|In the lower part of the living hell is a formation called "The Coffin of Napoleon". Another training like a stone tree 4 m high, is named "The Cypress".|
The bottom of the deepest room is only 3 m above sea level
|The visit is a short stop, 3 minutes in the living Hell, during which there has been a sound and light show. An excerpt from Carmina Burana by Carl Orff is broadcast.|
|The Paradise Room or Hall of Fame (Salón de la Glòria / Sala de la Gloria)|
|Leaving the room of Hell, you can see a formation called "The Lion" is a thick blackish and stalagmite that with imagination and observed at a suitable distance, like a majestic lion lying on the ground.|
| Climbing stairs, we arrive at an impressive dining room known as the Glory, where you can see fantastic formations resembling angels groups white clouds scattered over the high walls of the room. For this reason, the dining room is also called Paradise.|
The room of Paradise 54 meters high: the largest room of the caves of Artà, it looks like the nave of a cathedral. The hall of Paradise has a larger volume than the Cathedral of Palma.
The tour goes through a balcony where you can see down the Hall of Columns.
|The Hall of Theatre (Salón El Teatre / Sala El Teatro)|
|It then passes through a real forest of columns through which damp and narrow path wanders until a rectangular room with a low ceiling, popularly known as the Theatre. From the ceiling, the wall near the bottom, hanging in a formation resembling a theater curtain, inside which there are other shapes resembling wings.|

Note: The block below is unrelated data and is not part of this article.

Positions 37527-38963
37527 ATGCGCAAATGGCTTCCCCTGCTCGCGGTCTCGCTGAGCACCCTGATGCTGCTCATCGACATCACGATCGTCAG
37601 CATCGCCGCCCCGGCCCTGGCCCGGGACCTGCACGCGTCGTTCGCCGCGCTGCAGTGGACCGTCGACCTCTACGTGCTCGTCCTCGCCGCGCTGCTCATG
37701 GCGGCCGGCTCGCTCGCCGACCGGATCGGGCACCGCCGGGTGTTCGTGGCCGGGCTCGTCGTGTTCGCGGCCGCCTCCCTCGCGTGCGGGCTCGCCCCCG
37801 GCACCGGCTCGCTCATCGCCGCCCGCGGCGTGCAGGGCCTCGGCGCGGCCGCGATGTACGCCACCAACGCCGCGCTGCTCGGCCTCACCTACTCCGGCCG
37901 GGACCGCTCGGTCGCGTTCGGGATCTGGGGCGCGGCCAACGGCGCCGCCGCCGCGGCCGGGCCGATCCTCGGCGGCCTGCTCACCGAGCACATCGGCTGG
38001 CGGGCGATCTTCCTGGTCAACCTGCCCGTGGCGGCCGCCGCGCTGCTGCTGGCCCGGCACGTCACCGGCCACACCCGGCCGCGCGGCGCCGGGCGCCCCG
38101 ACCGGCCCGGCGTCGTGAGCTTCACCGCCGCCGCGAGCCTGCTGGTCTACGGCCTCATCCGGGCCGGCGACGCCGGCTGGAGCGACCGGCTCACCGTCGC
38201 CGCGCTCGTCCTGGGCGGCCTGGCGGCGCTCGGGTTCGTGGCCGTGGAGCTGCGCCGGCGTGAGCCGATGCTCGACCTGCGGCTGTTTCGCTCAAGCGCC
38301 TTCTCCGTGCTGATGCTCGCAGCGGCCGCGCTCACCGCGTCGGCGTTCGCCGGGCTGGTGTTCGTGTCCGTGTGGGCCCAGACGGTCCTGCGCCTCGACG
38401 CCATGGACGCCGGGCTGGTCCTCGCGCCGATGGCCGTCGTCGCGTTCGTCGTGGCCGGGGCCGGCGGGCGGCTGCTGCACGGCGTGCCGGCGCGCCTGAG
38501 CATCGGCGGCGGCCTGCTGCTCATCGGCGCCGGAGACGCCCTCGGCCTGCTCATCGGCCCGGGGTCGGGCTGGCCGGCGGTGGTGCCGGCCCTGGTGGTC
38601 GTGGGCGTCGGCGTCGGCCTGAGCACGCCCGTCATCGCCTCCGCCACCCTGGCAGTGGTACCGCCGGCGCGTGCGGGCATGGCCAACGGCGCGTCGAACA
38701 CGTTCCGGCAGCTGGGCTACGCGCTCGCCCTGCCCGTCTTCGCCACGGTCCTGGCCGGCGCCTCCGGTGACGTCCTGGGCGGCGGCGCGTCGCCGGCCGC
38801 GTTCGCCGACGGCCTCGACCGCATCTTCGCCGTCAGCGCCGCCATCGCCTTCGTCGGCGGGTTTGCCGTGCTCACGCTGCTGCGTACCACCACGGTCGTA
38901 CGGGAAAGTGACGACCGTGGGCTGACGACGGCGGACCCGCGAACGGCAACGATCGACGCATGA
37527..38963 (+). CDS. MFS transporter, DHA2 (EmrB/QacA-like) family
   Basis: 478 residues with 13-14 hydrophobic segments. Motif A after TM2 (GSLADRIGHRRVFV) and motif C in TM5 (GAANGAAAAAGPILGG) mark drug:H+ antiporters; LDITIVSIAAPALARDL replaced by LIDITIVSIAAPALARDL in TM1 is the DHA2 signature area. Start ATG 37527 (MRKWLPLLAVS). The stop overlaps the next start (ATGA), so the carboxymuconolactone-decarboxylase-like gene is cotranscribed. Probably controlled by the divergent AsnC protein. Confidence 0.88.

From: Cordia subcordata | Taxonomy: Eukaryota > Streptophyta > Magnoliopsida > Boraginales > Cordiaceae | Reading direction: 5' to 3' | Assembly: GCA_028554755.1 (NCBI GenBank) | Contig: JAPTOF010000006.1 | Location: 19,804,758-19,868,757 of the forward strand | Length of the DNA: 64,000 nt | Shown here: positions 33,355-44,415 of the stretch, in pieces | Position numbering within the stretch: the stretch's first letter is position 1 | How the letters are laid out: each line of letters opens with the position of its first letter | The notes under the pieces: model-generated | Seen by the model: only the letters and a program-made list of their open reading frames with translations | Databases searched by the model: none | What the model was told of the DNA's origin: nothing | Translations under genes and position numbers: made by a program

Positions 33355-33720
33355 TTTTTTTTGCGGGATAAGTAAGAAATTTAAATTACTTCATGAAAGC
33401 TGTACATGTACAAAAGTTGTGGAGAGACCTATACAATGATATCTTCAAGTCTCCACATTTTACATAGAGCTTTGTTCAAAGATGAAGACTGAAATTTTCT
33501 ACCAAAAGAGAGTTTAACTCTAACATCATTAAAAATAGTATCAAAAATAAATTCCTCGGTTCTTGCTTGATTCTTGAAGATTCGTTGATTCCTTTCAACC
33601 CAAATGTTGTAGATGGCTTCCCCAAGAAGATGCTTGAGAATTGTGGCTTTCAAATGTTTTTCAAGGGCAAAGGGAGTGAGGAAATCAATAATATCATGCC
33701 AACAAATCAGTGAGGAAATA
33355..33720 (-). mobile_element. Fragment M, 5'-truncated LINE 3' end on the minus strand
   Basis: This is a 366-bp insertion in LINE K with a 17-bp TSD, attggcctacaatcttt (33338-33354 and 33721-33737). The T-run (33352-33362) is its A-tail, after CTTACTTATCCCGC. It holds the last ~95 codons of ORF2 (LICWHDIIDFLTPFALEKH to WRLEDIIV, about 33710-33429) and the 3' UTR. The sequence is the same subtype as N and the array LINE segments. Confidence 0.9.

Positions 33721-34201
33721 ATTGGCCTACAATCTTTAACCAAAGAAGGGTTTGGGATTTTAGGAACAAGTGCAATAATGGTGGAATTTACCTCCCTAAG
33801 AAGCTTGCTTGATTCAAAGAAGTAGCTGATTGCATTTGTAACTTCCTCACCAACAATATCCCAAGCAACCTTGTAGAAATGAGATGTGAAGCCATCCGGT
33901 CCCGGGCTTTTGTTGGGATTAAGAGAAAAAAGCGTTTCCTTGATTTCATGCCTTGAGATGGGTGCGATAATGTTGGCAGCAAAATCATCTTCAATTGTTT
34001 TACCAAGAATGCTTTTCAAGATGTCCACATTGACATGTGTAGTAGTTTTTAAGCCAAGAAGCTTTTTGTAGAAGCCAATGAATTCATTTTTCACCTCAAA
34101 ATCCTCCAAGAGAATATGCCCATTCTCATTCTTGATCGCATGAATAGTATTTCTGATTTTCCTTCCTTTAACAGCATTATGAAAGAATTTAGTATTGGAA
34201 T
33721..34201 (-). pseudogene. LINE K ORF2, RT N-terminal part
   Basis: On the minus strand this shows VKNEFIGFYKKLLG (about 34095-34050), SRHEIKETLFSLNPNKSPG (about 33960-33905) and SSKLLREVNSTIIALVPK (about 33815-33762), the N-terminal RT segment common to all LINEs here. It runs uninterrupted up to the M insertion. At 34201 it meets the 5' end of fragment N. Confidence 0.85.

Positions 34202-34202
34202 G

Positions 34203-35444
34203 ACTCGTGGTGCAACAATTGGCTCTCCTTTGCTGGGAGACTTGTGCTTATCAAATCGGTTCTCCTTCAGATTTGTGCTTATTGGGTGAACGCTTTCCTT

|The Hall Lace of Mallorca (Sala Fina Obra de Mallorca)|
|It then enters the room Fina Obra de Mallorca.|
|The Hall of Flags (Salón de les Banderes / Sala de las Banderas)|
|After crossing the room Fina Obra de Mallorca, we take a narrow passage between two dark rocks to reach a majestic room of 45 m height, the Hall of Flags. This room is named after two large limestone formations shaped flags.|
At the top, you can see a large banner with elegant pleats, rolled on a straight shaft. On the left, another flag hanging behind the columns.
|Basically, a group of gigantic columns stood like the pipes of a colossal organ. A column of twenty meters high can be seen in the background, bathed in waves of light.|
On the sides of the room, hanging from the walls of crystallization as the unfolded lace.
The Hall of Flags is the last great hall of the visit.
|The Hall of Bells (Salón de les Campanes / Sala de las Campanas)|
|Next to the hall is the dining Flags Bells, so named because the columns of the hall produce harmonic sounds when struck.|